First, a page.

Frank A Seiberling Jr

Frank A. Seiberling Jr. — 1908-1990

Frank A Seiberling Jr

From an Obituary, Princeton Alumni Weekly, May 16, 1990 issue ...

Frank A. Seiberling '31...died, Jan. 24, [1990] after a brief illness. He lived in North Liberty, Ia., a suburb of Iowa City.

Professionally, Frank was a distinguished art historian. The youngest of three Seiberling brothers to graduate from Princeton, he came to us from Lawrenceville where he was active in dramatics and debating. At college, he was business manager of the Bric-a-Brac and the Nassau Herald. He was on the debating team and served as treasurer of Arbor Inn.

After Princeton, Frank studied abroad for three years, and in 1948 he obtained his doctorate from the Univ. of Chicago, where he was assistant to the editor of the College Art Bulletin. For several years, he was supervisor of education at the Toledo Museum of Art. During WWII, he was stationed in Italy, and later in Vienna, as an interpreter. From 1946 to 1959, Frank was professor of art history and head of the school of art at Ohio State Univ. From 1959 to 1976, he was head of the dept. of art and art history at the Univ. of Iowa. During this time, he led the effort to build the school's art museum.

Frank's many friends relished his wit and affability, his unfailing courtesy, and his stimulating intellectual and cultural interests. He is survived by his wife Nancy and by four children and two grandchildren, to whom we extend deepest sympathy.

In his 2015 thesis, University of Iowa artist and scholar Scott Siegling wrote, "Frank Seiberling, Jr. (1908-1990) was the son of a noted inventor who had co-founded Goodyear Tire and later Seiberling Tire, and who became a noted philanthropist. Seiberling studied at Princeton and abroad, and earned his Ph.D. from the University of Chicago in 1948. Seiberling was hired in 1959 to chair the School of Art and Art History, with a particular emphasis on trying to get an Art Museum built. Seiberling had a broad European Modernist education, but being an outsider to the quarrel he obviously didn't have the chip that Longman had on his shoulder towards representational American Art. His dissertation had been on American Realist painter George Bellows (1882-1925), who had been affiliated with the Ashcan school and was recognized as one of the most acclaimed American artists of his generation. Consequently, Seiberling was inclusive of the artistic traditions and forms on both sides of the Atlantic. This was reflected in his direct, professional approach and congenial manner. Because of his affluent background, Seiberling was also able to frequently arrange charitable donations to the School of Art and Art History for special projects and requests."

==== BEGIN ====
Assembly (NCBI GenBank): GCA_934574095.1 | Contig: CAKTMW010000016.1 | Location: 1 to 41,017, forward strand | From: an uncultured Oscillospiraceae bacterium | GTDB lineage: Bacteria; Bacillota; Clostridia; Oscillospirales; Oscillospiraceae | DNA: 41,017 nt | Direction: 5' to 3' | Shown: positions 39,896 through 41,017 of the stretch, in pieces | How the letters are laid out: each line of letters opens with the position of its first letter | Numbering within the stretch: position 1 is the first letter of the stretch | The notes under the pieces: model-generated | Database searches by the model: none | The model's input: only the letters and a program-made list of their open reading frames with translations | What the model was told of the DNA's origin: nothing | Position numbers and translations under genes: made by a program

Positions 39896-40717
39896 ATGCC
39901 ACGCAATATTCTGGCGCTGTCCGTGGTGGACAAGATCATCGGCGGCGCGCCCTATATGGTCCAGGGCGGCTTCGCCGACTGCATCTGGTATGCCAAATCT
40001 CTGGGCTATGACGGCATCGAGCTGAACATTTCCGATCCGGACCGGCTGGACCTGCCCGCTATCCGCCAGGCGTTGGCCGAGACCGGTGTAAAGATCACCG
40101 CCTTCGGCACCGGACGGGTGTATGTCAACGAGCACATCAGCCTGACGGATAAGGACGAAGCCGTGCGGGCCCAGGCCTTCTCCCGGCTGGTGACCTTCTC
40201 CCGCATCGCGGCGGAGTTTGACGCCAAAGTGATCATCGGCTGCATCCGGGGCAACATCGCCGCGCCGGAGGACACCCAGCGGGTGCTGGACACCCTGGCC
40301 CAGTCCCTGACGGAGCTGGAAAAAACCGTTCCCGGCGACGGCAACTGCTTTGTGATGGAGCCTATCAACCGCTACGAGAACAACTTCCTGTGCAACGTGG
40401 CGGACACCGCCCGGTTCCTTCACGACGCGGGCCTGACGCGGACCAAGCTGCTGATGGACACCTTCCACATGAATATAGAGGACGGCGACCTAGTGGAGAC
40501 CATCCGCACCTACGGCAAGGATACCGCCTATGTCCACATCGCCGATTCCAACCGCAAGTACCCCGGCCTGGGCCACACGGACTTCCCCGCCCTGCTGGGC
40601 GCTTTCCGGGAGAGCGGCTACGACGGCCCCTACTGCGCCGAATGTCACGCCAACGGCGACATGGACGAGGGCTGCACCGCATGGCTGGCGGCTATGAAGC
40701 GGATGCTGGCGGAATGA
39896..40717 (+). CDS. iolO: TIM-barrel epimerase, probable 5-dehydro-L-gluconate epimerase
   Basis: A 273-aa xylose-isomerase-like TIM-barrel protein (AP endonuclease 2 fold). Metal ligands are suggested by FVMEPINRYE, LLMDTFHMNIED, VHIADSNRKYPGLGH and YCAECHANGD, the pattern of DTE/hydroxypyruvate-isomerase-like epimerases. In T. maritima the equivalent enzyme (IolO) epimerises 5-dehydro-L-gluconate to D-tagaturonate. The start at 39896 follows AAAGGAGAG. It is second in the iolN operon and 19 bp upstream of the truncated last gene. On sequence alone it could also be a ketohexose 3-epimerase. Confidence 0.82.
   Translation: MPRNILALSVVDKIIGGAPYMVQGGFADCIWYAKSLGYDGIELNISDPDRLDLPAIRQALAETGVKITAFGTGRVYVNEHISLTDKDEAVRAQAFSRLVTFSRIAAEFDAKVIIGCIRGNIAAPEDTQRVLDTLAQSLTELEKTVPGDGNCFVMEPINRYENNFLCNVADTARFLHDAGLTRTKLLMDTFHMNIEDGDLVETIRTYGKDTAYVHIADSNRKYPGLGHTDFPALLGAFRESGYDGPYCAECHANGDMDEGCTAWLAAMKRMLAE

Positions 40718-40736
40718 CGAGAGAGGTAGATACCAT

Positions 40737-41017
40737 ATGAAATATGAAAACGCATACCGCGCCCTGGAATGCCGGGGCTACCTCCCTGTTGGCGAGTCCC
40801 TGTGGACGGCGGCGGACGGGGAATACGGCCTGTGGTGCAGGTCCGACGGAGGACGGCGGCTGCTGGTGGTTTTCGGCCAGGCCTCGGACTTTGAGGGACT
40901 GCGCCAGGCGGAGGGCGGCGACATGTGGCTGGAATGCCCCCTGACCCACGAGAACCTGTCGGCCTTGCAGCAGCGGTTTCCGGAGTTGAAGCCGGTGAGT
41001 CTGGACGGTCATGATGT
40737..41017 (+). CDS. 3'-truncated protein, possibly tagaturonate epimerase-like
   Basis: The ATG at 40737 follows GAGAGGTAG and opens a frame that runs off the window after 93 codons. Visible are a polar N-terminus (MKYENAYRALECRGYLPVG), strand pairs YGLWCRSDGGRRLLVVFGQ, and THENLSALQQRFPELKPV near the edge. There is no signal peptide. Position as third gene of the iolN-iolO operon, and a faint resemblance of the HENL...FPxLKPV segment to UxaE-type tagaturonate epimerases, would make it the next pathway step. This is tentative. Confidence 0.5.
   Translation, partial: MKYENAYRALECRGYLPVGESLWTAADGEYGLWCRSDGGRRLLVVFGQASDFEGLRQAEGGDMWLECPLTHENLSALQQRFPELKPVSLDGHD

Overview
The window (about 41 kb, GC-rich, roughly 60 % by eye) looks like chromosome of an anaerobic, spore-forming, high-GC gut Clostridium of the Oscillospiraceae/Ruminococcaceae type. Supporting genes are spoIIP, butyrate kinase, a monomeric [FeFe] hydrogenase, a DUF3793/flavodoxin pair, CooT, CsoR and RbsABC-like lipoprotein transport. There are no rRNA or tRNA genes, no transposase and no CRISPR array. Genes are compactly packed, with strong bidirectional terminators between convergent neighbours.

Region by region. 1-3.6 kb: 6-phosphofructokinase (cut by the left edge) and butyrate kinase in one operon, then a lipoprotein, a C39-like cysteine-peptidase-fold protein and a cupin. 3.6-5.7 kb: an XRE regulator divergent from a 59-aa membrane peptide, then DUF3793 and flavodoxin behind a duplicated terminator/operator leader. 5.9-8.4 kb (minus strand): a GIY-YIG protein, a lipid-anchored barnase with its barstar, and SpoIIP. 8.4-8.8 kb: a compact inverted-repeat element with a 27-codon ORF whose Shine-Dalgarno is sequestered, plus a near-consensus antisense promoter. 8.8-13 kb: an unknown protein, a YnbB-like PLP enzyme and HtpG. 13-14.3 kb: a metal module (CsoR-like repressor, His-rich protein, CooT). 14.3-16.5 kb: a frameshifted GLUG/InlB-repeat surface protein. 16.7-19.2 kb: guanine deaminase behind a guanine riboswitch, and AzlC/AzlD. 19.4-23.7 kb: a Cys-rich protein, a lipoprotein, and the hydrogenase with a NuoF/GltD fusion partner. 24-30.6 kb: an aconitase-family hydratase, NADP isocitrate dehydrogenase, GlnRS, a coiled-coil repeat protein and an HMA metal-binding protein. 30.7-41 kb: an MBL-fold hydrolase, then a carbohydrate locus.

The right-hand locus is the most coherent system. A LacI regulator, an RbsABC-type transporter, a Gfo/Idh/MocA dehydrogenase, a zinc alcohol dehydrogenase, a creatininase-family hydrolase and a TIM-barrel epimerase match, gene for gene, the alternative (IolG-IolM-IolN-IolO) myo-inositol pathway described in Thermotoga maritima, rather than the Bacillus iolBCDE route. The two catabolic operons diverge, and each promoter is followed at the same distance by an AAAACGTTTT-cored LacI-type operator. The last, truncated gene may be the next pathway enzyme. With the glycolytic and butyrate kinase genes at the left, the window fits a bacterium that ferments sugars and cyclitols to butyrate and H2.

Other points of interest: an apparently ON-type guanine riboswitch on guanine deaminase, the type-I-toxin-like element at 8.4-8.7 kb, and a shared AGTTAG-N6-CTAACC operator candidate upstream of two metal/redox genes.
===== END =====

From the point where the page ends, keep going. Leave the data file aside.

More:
Wedding day
Wedding Day, May 1, 1941

From Louis I. Maston, Seiberling Family in America from 1741 to 2005, Colorado Springs, CO, 2005, p.48 ...

Franklin Augustus Seiberling [Frank Seiberling Jr., growing up in Akron, Ohio,] attended Portage Path School for his elementary schooling and West High School for secondary schooling. He claims to have formed a basketball team of friends who played other teams, in the gymnasium of Stan Hywet Hall. From 1923-27, he attended Lawrenceville School, NJ. The summer of 1927, he attended the University of Grenoble, in France. He entered Princeton University in 1927, graduating with a degree in history. He then attended the University of Chicago, in the Art History graduate program. He studied in Munich, Germany, for a year. He completed his graduate study, after the war, receiving his PhD from the University of Chicago in 1948. Franklin was the Director of Publicity, and later, Supervisor of Education at the Toledo Museum of Art. He also taught Art History at the University of Toledo. Between 1943-45, he was a private in the U.S. Army, stationed in Italy. After the war, he served as an interpreter in Vienna. Returning from the war, he became an Assistant Professor of Art History at Ohio State University. He later served as Chairman of the School of Art. From 1959-76, He was the Director of the School of Art and Art History at the University of Iowa. He married Nancy Pendleton Jackson, who also taught art history at the University of Toledo. Nancy was the daughter of Alton Blanchard Jackson. Franklin Seiberling [Frank Seiberling Jr.] died in 1990, apparently of cancer.

As Director of the UI School of Art and Art History, Frank's most important contribution was promotion of the visual arts on campus, which including the building of the UI Museum of Art, completed in 1969. And here is a retrospective look back at the museum's development 50 years later:

Frank A. Seiberling Jr. was an amateur radio operator in the 1920s and 30s. Click Here for a biography (in PDF format) from a ham radio perspective, by Robert R. "Pat" Ballantine (W8SU) of Warren, Ohio, posting at


Graphical items on this site, with few exceptions, were scanned from images in the private collection of the Frank A. Seiberling Jr. family. Some of those items have subsequently been given to the Stan Hywet Hall archives. No images on this site have been downloaded from other locations on the Internet. Most images from may be reproduced on request, only if full credit is maintained, including a link to the original page containing the item, and has been notified of the item's proposed use.

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